How does someone hold a Passover seder when they’re not allowed to bring food into the building?
This was just one of the challenges that Abby Glassberg, chair of Beth Shalom Congregation’s social action committee, was confronted with while running the Jewish Women’s Prison Project, which has spent years reaching out to Jewish women incarcerated in a local correctional facility.
“The Jewish Women’s Prison Project is a study group that takes place in the Maryland Correctional Institution for Women, the maximum security prison for women in Jessup, Md.,” said Glassberg, a resident of Clarksville. “The group is comprised of currently incarcerated women and community members from Beth Shalom [Congregation] in Columbia, Md.”
Glassberg helped to set up the program after a synagogue member suggested in 2017 that the committee start doing outreach to incarcerated Jewish women and address their needs through a Jewish lens, she said. At first, the project involved visiting the incarcerated women in person, but when the pandemic arrived, Glassberg switched to writing letters.
On what drew her to the idea, Glassberg noted that Beth Shalom is relatively close to the Maryland Correctional Institute for Women, and added that “as Jewish women, we feel an affinity for other Jewish women.”
The incarcerated women participating in the project includes a core group of six individuals, Glassberg said, with another four participating at times. As many as 15 women at the prison identify as Jewish, she said.
Glassberg declined to give the names of any of the incarcerated women, or to discuss what they had been accused or convicted of. She did, however, note that they are held in a maximum security facility. She added that some of them have a good handle on the Hebrew language, while others don’t. And they want to have kosher food, though they don’t always receive it.
The program’s curriculum includes discussions and text studies based on the Torah and the Talmud, Glassberg said. Some of the things that the incarcerated women have been interested in discussing have been “heaven and hell, from the Jewish perspective,” as well as issues of forgiveness, particularly around Yom Kippur. Discussions also touch on more contemporary issues such as domestic violence, the Me Too movement and food justice.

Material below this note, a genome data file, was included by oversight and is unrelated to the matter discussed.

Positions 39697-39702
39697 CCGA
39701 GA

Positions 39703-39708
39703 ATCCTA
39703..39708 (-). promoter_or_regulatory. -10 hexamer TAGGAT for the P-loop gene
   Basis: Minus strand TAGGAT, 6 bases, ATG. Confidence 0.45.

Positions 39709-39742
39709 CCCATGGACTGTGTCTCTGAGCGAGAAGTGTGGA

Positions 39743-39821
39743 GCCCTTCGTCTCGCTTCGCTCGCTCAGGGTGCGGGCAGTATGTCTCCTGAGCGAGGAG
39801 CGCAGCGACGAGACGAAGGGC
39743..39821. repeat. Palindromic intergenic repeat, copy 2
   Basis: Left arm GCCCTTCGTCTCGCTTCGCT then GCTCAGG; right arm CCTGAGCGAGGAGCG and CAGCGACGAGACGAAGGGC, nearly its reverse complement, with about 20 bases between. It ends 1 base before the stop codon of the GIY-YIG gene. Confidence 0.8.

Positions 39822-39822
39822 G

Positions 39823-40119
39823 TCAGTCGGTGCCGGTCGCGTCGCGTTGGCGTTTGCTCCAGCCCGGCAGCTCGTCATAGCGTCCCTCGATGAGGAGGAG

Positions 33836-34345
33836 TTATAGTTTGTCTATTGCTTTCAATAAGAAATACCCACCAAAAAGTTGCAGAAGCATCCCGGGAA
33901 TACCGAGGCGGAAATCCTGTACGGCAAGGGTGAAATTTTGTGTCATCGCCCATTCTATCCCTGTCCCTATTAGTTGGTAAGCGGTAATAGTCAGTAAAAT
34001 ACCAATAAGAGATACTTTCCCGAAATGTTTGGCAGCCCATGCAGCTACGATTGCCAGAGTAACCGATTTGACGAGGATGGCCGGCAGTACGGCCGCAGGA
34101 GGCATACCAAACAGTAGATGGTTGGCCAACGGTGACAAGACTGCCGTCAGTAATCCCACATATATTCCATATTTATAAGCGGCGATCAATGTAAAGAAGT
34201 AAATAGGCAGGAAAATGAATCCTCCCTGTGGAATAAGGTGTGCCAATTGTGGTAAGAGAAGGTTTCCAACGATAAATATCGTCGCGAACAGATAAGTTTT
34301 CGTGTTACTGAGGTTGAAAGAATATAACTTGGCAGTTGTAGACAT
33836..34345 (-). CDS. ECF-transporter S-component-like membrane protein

“Each part of the curriculum is designed to encourage everyone to engage and to think critically,” Glassberg said. “We decided to include current events because we want to enforce the notion that the women who are currently incarcerated are still valued members of the community, the Jewish community, the American community and the global community.”
Glassberg recalled one instance where she worked to set up a Passover seder for the incarcerated women. While they were not permitted to bring food into the prison for the seder, they were able to read prayers, sing songs and participate in discussions.
One of the more curious things about the seder, Glassberg noted, was the inherent irony of a group of incarcerated women expressing gratitude for being out of bondage.
“We were having a discussion about being in bondage and what are you free from,” Glassberg said. “At that time, they saw, on TV, armed, mass murders, they saw car accidents, they saw the pressures people feel, like what you have to wear, different clothes, right? The pressures to conform, how to look, and they felt they were free from all that. And at the time, a woman who’s not helping us anymore, she was like, ‘Well, I’m free, but I have three children under 5, so my bondage is, like I don’t think I’ll ever get out.’”
One former participant who was paroled is currently working for the Justice Policy Institute, a Washington, D.C., nonprofit, Glassberg said.
Glassberg described the prison itself as “a scary place, right? … You can’t bring any food, you get searched to go in, and then you have to go through a lot of doors.
“It’s scary when you hear the doors close behind you,” Glassberg added.
Currently, there are two to three Beth Shalom congregants participating in the project, including Glassberg and Becky Lessey, who has long been involved.
“It sounds like it’s nothing, but it really is a big program,” Glassberg said. “I mean, I think we’ve really made a difference.”